29 April 2008

-Lebanese Army: 12 Israeli Warplanes Flew over Country

Israeli warplanes violated Lebanese airspace on Monday, flying on reconnaissance missions over Beirut and elsewhere in the country, the Lebanese army said.
The army said in a statement that "12 enemy Israeli warplanes" violated Lebanese airspace before noon, four flew over the Mediterranean off the coastal city of Byblos in the north and headed toward the eastern province of Hermel.

Eight other Israeli warplanes flew over the southern town of Rmeish and then headed north to Beirut, the Chouf mountains, southeast of the capital, and Hermel before heading back to the "occupied territories," the statement said. It added that the Israeli over flights lasted about an hour.

There was no immediate statement from the Israeli army which usually does not comment on its flights in Lebanon.

Israeli warplanes frequently fly over south Lebanon in what Israel says are reconnaissance missions. The over flights have drawn ground fire from Lebanese troops on at least two occasions since a U.N.-brokered cease-fire ended a 34-day war between Israel and Hizbullah in August 2006.

Lebanon insists incursions into its waters or airspace violate the United Nations Security Council resolution that ended the 2006 conflict.

The over flights have been a constant source of tension between the two countries.

Lebanon has complained in the past to the U.N. about the Israeli over flights. The U.N. has repeatedly called on Israel to stop its over flights, describing them as a violation of Lebanese sovereignty.
(naharnet/ap)

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Lebanon Time-Line

Introducing Lebanon

Coolly combining the ancient with the ultramodern, Lebanon is one of the most captivating countries in the Middle East. From the Phoenician findings of Tyre (Sour) and Roman Baalbek's tremendous temple to Beirut's BO18 and Bernard Khoury's modern movement, the span of Lebanon's history leaves many visitors spinning. Tripoli (Trablous) is considered to have the best souk in the country and is famous for its Mamluk architecture. It's well equipped with a taste of modernity as well; Jounieh, formerly a sleepy fishing village, is a town alive with nightclubs and glitz on summer weekends.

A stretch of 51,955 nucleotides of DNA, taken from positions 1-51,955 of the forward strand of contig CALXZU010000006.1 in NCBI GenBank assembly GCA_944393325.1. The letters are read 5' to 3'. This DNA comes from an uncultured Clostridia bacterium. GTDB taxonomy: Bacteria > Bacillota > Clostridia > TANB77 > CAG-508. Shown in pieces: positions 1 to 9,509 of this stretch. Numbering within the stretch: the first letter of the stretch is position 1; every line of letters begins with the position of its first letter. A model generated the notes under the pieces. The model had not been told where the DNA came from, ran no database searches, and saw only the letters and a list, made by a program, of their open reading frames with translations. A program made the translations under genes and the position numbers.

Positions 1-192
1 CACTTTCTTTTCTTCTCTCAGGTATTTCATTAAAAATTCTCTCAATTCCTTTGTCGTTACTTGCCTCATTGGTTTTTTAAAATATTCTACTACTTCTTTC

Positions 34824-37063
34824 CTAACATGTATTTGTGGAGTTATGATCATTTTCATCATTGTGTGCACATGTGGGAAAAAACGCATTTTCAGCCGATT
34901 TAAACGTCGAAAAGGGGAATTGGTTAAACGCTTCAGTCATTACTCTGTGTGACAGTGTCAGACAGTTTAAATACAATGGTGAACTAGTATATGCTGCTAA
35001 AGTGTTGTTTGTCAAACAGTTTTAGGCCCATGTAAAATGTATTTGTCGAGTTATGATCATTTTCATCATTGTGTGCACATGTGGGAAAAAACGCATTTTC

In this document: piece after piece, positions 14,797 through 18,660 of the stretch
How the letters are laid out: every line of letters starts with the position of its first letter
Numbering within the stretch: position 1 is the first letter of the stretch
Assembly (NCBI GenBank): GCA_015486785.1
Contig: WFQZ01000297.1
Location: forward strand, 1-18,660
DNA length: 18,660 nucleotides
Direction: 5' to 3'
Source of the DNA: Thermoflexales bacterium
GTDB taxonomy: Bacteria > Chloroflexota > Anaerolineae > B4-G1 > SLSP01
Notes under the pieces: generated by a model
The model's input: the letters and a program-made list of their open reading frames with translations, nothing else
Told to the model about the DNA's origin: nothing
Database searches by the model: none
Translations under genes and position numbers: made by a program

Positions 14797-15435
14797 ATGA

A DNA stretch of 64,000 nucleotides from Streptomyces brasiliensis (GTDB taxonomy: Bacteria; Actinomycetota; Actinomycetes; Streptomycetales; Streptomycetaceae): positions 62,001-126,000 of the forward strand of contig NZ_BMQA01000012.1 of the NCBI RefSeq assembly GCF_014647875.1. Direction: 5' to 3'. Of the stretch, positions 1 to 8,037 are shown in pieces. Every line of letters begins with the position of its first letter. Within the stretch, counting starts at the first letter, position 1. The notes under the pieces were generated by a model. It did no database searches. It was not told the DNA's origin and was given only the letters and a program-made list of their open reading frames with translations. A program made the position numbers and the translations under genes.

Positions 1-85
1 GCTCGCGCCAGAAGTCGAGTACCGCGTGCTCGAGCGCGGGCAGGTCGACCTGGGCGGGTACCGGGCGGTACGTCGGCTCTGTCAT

With all of the Middle East's best bits - warm and welcoming people, mind-blowing history and considerable culture, Lebanon is also the antithesis of many people's imaginings of the Middle East: mostly mountainous with skiing to boot, it's also laid-back, liberal and fun. While Beirut is fast becoming the region's party place, Lebanon is working hard to recapture its crown as the 'Paris of the Orient'.

The rejuvenation of the Beirut Central District is one of the largest, most ambitious urban redevelopment projects ever undertaken. Travellers will find the excitement surrounding this and other developments and designs palpable - and very infectious.

Finally, Lebanon's cuisine is considered the richest of the region. From hummus to hommard (lobster), you'll dine like a king. With legendary sights, hospitality, food and nightlife, what more could a traveller want?

Introducing Beirut

What Beirut is depends entirely on where you are. If you’re gazing at the beautifully reconstructed colonial relics and mosques of central Beirut’s Downtown, the city is a triumph of rejuvenation over disaster.

If you’re in the young, vibrant neighbourhoods of Gemmayzeh or Achrafiye, Beirut is about living for the moment: partying, eating and drinking as if there’s no tomorrow. If you’re standing in the shadow of buildings still peppered with bullet holes, or walking the Green Line with an elderly resident, it’s a city of bitter memories and a dark past. If you’re with Beirut’s Armenians, Beirut is about salvation; if you’re with its handful of Jews, it’s about hiding your true identity. Here you’ll find the freest gay scene in the Arab Middle East, yet homosexuality is still illegal. If you’re in one of Beirut’s southern refugee camps, Beirut is about sorrow and displacement; other southern districts are considered a base for paramilitary operations and south Beirut is home to infamous Hezbollah secretary general, Hassan Nasrallah. For some, it’s a city of fear; for others, freedom.

Throw in maniacal drivers, air pollution from old, smoking Mercedes taxis, world-class universities, bars to rival Soho and coffee thicker than mud, political demonstrations, and swimming pools awash with more silicone than Miami. Add people so friendly you’ll swear it can’t be true, a political situation existing on a knife-edge, internationally renowned museums and gallery openings that continue in the face of explosions, assassinations and power cuts, and you’ll find that you’ve never experienced a capital city quite so alive and kicking – despite its frequent volatility.